When some fast food retailers and supermarkets in Europe were found to be passing off horse meat in processed food packages, it caused something of a scandal in those countries, such as the United Kingdom, where there is a general taboo about the consumption of horse meat.
Considering that most people in the United States are similarly averse to eating horses, could a similar scandal unfold in that country?
Americans eating horse meat without knowing it
Is it legal to buy and eat horse meat here in the U.S.? And if so, what does it taste like?
According to huffpost:
While it’s legal in most states to buy and sell horse meat, we couldn’t find a supplier here in the U.S., where the last horse slaughterhouse closed years ago. However, we were able to find a wide selection of horse jerky from a small company in Wales and have some shipped to our offices in New York.
But is it any good? We decided to do a blind taste test to see if people could tell the difference between horse and beef — and to see which they liked better.
The results might surprise you.
While most of our fifteen contestants (66 percent) were able to correctly identify which meat was which, the beef jerky’s taste earned only slightly higher ratings than the horse. Some contestants actually preferred the horse.
Slaughtering horses for meat production was effectively illegal in the United States between the years of 2006 and 2011 because there were no funds available for horse slaughterhouse inspections due to a lack of demand for this public service. This changed in 2011 when President Obama’s administration re-authorized the funds. Since then it has been legal in most states to slaughter horses for meat, although there are no slaughterhouses for horses in the United States. However, it has always been legal in almost every state for companies and individuals to buy and sell horse meat which was imported from abroad.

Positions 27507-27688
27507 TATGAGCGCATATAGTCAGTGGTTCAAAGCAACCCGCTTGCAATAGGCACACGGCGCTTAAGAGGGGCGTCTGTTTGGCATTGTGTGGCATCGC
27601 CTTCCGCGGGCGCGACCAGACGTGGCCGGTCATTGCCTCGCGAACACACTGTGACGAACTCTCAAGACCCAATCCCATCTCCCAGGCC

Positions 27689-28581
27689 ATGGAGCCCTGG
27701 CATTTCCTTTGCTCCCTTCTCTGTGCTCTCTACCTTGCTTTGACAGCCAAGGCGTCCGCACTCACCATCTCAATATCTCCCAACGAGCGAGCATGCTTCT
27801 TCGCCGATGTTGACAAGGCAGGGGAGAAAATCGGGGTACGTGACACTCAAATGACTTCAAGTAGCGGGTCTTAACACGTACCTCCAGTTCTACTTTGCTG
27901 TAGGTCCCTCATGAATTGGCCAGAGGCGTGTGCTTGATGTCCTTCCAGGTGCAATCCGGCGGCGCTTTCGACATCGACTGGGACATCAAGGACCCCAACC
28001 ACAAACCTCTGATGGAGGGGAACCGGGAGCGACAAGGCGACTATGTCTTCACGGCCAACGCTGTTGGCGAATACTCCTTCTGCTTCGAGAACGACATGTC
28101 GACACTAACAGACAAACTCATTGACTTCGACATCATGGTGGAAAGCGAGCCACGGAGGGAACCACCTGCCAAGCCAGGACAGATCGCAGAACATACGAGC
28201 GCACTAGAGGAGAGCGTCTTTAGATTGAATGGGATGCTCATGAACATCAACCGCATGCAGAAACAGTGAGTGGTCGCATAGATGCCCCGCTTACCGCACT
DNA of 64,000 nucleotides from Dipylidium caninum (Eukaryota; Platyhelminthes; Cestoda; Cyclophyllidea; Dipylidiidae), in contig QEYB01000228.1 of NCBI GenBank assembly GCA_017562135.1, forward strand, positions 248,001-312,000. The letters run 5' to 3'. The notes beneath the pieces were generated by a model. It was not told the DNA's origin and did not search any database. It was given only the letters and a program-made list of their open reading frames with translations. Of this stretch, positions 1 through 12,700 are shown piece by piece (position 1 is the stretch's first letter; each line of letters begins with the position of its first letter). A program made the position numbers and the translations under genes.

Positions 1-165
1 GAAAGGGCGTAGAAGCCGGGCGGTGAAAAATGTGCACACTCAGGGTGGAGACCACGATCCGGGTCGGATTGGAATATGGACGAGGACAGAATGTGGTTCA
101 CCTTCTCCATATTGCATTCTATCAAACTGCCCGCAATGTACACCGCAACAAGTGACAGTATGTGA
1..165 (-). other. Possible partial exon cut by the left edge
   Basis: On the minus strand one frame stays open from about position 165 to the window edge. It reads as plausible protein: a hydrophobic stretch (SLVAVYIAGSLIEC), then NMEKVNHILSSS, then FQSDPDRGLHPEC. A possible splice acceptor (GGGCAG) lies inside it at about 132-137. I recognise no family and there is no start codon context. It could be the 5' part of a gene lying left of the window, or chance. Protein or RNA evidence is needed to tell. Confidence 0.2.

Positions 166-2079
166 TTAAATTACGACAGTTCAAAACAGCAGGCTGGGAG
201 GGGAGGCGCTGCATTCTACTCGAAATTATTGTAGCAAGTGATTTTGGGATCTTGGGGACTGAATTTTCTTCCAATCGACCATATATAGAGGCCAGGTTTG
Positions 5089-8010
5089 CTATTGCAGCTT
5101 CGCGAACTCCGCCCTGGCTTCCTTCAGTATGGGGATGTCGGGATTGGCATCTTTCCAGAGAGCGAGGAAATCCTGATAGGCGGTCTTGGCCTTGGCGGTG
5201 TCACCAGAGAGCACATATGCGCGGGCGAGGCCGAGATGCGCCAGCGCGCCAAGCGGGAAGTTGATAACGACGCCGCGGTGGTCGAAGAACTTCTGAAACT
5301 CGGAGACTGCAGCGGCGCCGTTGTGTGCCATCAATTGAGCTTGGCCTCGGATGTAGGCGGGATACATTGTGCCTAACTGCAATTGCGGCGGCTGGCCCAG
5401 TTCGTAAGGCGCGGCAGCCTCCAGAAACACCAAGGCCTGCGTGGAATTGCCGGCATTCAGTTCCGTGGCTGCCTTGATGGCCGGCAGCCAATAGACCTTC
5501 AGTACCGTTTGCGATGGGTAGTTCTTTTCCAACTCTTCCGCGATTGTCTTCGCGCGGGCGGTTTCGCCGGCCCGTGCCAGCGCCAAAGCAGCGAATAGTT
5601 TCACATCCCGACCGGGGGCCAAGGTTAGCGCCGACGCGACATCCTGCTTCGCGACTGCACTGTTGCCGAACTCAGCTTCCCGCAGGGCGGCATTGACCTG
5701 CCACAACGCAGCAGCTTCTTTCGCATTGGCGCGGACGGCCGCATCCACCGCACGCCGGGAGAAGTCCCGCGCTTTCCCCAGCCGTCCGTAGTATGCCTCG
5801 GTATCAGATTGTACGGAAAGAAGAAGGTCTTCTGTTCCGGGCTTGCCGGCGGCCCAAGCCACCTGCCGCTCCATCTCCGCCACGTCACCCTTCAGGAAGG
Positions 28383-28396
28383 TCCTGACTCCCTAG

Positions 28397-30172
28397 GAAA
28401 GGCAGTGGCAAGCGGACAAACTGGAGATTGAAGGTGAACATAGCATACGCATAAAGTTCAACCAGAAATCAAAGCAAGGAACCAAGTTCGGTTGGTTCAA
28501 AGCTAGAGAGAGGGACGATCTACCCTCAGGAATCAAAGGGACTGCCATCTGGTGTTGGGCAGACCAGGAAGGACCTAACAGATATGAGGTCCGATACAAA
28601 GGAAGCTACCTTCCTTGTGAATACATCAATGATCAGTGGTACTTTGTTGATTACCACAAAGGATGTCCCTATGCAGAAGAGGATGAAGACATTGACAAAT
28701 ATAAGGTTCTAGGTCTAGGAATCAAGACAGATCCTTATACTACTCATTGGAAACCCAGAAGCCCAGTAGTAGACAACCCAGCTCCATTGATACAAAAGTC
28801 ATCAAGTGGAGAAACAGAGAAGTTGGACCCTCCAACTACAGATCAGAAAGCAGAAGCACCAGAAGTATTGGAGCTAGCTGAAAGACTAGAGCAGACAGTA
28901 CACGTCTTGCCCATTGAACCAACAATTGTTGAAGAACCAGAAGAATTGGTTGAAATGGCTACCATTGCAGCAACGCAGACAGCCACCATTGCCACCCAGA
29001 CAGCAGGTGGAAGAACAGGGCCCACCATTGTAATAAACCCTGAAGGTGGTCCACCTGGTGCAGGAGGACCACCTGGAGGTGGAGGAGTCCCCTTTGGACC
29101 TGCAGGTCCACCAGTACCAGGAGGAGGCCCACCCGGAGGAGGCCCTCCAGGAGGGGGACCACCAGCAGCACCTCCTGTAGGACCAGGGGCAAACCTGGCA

This means that it is theoretically possible that imported horse meat could have been slipped into consumer’s food without their knowledge. However, this is very unlikely to have occurred because there are no slaughterhouses in the United States meaning that the cost of imported horse meat would be significantly higher than meat which is produced on a mass scale in the country, such as beef or chicken.
But despite the fact that the United States does not appear to have any domestic trade in horse meat, animal rights activists still say that there is a cause for concern. The United States has allowed for horses to be shipped to slaughterhouses in both Canada and Mexico where the eating of horse meat is more socially acceptable. According to animal rights groups, this is an incredibly cruel practice, and the animals sometimes have to endure brutal treatment while they are being transported across the border and that the slaughterhouse conditions are often poor and result in prolonged and painful deaths.